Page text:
Everyone knows that Utah is one of the most politically conservative states in the union, but it’s apparently so conservative that it actually had a 1973 fornication law punishing sex outside of marriage as a class B misdemeanor with up to $1,000 in fines and six months in jail.
This last week, the state finally repealed that law. But surprisingly, six other states have laws forbidding sex outside of marriage including Idaho, Massachusetts, Minnesota, South Carolina, Virginia, West Virginia, and even Washington D.C. According to civil rights attorney Brian Barnard, all 50 U.S. states had anti-fornication laws on the books back in 1971, but it’s unclear if this is accurate.
What’s especially weird about these laws (apart from being Puritanical and sex-phobic AF) is that they explicitly punish sexual encounters between consenting adults.
Utah Republican Representative Paul Ray called the 1973 law “unenforceable,”and other legislators considered it one of many laughable old-timey laws that had been kept on the books purely for “morality’s sake” (ie. because some conservative Mormons wanted it.)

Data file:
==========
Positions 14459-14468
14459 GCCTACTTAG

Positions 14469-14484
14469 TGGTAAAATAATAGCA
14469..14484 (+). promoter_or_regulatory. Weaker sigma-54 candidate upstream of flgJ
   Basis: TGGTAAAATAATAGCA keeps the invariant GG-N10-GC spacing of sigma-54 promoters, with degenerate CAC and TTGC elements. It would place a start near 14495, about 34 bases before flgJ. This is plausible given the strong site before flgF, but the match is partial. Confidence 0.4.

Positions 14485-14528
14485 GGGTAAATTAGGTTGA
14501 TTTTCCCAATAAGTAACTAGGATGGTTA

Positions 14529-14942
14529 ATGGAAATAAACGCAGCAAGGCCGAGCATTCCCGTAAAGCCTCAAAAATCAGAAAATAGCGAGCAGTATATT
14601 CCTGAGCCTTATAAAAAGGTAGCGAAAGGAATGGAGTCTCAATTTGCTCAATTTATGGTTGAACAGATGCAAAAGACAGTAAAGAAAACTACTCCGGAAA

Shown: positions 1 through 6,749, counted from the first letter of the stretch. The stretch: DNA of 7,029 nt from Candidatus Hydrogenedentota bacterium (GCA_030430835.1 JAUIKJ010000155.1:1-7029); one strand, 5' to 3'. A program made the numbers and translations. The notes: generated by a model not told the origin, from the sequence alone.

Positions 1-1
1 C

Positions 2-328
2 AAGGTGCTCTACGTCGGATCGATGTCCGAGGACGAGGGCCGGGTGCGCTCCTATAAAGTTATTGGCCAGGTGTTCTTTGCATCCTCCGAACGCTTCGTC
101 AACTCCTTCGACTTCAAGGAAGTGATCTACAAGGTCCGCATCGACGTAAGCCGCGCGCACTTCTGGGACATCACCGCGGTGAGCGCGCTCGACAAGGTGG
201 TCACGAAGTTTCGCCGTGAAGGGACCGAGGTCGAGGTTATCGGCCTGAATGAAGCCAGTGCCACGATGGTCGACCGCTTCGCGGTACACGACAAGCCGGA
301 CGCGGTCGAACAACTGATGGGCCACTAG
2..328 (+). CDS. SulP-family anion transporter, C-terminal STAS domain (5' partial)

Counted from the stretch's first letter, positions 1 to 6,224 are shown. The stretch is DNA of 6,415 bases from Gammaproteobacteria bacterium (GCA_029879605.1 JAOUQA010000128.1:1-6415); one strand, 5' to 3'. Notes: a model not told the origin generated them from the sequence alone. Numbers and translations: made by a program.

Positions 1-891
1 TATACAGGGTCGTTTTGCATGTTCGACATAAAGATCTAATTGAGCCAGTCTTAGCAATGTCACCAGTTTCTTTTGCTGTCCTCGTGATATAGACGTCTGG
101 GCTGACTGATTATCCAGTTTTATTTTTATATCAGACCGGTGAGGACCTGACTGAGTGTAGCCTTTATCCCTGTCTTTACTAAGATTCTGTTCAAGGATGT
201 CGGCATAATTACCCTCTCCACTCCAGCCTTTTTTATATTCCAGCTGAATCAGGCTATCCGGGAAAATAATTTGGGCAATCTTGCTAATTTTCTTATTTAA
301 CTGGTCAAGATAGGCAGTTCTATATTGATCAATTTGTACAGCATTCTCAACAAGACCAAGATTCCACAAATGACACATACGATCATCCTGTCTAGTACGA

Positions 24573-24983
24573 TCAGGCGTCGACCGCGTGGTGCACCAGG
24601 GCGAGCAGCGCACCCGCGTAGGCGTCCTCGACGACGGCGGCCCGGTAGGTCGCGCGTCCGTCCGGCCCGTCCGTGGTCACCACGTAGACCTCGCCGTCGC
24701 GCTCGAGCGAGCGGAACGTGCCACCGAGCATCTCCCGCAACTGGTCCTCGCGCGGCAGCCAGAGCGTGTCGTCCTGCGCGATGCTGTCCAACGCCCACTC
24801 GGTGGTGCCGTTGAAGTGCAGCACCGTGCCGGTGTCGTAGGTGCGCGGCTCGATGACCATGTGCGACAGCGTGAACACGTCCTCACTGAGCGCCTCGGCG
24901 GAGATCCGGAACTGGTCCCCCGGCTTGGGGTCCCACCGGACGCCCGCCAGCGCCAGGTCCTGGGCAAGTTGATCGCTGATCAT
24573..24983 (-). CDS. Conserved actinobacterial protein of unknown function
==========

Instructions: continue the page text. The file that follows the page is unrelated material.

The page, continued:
And yet, in 1990, the Salt Lake County Attorney used the law to press charges against a Murray, Utah high school teacher for having sex with two music students. The charges were later dropped in exchange for a guilty plea to two counts of sexual abuse of a child.
Along with this law, Utah lawmakers also recently voted to repeal similar statutes against adultery and sodomy, according to the Associated Press.
In 2003, the U.S. Supreme Court banned sodomy laws nationwide, criminalizing sex between consenting same-sex adults. But despite this ruling, 16 U.S. states still have anti-sodomy laws still on their books: Alabama, Florida, Georgia, Idaho, Kansas, Kentucky, Louisiana, Maryland, Massachusetts, Michigan, Minnesota, Mississippi, North Carolina, Oklahoma, South Carolina and Texas.
Some people arrested for sodomy remain in prison even though it’s no longer illegal.